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Is it possible to set a statement's output of a batch file to a variable:

For example findstr testing > %VARIABLE%

ECHO %VARIABLE%
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possible duplicate of Batch equivalent of Bash backticks –  Cristian Ciupitu Jul 1 '14 at 16:52
    
Actually the original seems to be How do I get the result of a command in a variable in windows?. –  Cristian Ciupitu Jul 1 '14 at 16:53
    

5 Answers 5

FOR /F "tokens=* USEBACKQ" %%F IN (`command`) DO (
SET var=%%F
)
ECHO %var%

I always use the USEBACKQ so that if you have a string to insert or a long file name, you can use your double quotes without screwing up the command.

Now if your output will contain multiple lines, you can do this

SETLOCAL ENABLEDELAYEDEXPANSION
SET count=1
FOR /F "tokens=* USEBACKQ" %%F IN (`command`) DO (
  SET var!count!=%%F
  SET /a count=!count!+1
)
ECHO %var1%
ECHO %var2%
ECHO %var3%
ENDLOCAL
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I found this thread on that there Interweb thing. Boils down to:

@echo off 
setlocal enableextensions 
for /f "tokens=*" %%a in ( 
'VER' 
) do ( 
set myvar=%%a 
) 
echo/%%myvar%%=%myvar% 
pause 
endlocal 

You can also redirect the output of a command to a temporary file, and then put the contents of that temporary file into your variable, likesuchashereby:

cmd > tmpFile 
set /p myvar= < tmpFile 
del tmpFile 

Credit to the thread on Tom's Hardware.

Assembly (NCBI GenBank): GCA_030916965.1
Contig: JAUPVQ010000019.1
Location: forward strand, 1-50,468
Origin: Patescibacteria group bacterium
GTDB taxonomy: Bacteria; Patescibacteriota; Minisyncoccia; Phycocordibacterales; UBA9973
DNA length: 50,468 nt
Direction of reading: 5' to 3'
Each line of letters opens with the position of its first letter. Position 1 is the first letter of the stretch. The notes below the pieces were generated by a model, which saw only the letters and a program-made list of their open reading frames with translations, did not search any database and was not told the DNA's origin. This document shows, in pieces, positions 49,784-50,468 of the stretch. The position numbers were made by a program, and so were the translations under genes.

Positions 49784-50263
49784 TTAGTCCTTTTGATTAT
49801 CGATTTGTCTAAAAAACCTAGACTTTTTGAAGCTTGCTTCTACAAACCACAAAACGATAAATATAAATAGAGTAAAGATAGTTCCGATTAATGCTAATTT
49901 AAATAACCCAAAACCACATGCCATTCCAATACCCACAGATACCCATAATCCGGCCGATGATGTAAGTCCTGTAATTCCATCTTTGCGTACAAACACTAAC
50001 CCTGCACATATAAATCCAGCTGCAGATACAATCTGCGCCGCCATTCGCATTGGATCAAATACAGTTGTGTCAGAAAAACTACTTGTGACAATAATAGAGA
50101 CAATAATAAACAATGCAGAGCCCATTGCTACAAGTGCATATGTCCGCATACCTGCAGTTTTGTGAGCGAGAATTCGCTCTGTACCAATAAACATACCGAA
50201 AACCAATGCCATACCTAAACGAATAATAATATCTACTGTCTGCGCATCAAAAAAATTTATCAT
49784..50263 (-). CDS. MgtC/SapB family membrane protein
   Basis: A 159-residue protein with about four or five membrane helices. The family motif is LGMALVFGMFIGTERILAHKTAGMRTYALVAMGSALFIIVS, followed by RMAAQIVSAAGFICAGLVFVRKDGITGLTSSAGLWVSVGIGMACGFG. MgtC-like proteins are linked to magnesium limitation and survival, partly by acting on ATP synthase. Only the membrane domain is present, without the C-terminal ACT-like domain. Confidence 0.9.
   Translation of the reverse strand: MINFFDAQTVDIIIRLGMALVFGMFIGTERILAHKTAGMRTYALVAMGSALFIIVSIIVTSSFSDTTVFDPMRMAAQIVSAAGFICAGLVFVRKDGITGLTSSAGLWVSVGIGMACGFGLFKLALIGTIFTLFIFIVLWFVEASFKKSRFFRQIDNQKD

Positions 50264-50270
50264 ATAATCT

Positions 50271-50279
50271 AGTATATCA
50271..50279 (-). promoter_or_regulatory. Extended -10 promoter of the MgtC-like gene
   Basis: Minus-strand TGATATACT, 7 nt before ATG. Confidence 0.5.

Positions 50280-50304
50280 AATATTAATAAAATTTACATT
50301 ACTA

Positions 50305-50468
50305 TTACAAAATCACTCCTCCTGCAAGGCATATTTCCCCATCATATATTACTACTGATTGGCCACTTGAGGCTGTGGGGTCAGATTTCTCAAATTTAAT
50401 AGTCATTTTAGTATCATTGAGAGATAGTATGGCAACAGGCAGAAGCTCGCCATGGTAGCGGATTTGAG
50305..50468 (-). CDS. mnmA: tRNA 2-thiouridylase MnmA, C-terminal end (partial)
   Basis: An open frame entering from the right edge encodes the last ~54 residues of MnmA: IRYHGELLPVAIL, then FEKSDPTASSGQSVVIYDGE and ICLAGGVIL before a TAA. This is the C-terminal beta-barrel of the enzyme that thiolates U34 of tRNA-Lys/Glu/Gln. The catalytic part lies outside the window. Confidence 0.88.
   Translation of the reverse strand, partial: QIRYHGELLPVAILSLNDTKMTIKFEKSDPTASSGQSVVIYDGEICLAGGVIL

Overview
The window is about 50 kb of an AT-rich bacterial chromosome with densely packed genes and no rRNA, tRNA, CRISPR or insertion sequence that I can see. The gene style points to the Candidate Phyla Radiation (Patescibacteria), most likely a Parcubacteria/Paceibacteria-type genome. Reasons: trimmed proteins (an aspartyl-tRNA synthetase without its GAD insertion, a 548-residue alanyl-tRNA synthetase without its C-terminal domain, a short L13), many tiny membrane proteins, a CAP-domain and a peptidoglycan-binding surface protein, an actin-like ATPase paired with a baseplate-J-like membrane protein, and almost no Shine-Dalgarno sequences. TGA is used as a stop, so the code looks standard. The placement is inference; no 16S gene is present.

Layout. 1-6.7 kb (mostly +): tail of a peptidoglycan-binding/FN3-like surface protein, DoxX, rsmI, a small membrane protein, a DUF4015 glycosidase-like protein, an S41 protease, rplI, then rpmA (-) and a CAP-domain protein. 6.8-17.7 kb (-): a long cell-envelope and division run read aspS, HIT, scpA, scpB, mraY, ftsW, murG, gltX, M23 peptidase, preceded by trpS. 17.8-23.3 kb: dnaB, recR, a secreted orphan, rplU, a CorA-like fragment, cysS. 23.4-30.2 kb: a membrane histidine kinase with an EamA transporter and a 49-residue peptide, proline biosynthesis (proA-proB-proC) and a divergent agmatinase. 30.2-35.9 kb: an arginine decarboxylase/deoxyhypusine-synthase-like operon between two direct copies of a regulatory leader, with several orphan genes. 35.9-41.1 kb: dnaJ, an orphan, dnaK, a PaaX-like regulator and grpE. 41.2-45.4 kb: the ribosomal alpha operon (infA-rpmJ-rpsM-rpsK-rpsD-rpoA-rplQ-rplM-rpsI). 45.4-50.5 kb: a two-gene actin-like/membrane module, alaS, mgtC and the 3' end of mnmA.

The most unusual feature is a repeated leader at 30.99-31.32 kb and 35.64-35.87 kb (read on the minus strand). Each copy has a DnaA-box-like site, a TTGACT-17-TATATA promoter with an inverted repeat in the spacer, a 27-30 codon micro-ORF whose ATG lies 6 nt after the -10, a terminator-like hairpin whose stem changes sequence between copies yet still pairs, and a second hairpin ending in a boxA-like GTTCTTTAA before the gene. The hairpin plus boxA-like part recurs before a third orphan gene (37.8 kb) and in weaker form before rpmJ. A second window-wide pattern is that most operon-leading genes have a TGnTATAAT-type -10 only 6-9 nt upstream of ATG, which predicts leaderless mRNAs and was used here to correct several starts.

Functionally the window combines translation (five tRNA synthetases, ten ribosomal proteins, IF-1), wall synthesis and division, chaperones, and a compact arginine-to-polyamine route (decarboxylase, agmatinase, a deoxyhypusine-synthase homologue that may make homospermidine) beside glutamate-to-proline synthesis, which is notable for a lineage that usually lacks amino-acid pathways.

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1  
Really useful trick to use a temporary file. –  hoang Dec 6 '12 at 12:49

I have tested it like this and it worked: SET /P Var= | Cmd

By piping the command into a variable prompt will insert the result of command "Cmd" into the variable "Var".

-Update-

It doesn't work, my bad, the script i did was this:

SET /P Var= | dir /b *.txt
echo %Var%

It was actually showing let's say "test.txt", but it was in fact showing the result of the "dir /b *.txt" command, not the echo %var%. I got confused since both outputs were the same.

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1  
This will not work, did you try ? –  mpromonet Aug 19 '14 at 20:43

You may want to check out my solution to this problem @
http://stackoverflow.com/a/27700542/4314740

My Solution is the same as "dolphy's" TEMPORARY-FILE idea above,
. . . except that I put some more explanation and analysis into it.
In fact, I looked at "dolphy's" example above more than once before recognizinq what it was.

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To read a file...

set /P Variable=<File.txt

To Write a file

@echo %DataToWrite%>File.txt

note; having spaces before the <> character causes a space to be added at the end of the variable, also

To add to a file,like a logger program, First make a file with a single enter key in it called e.txt

set /P Data=<log0.log
set /P Ekey=<e.txt
@echo %Data%%Ekey%%NewData%>log0.txt

your log will look like this

Entry1
Entry2 

and so on

Anyways a couple useful things

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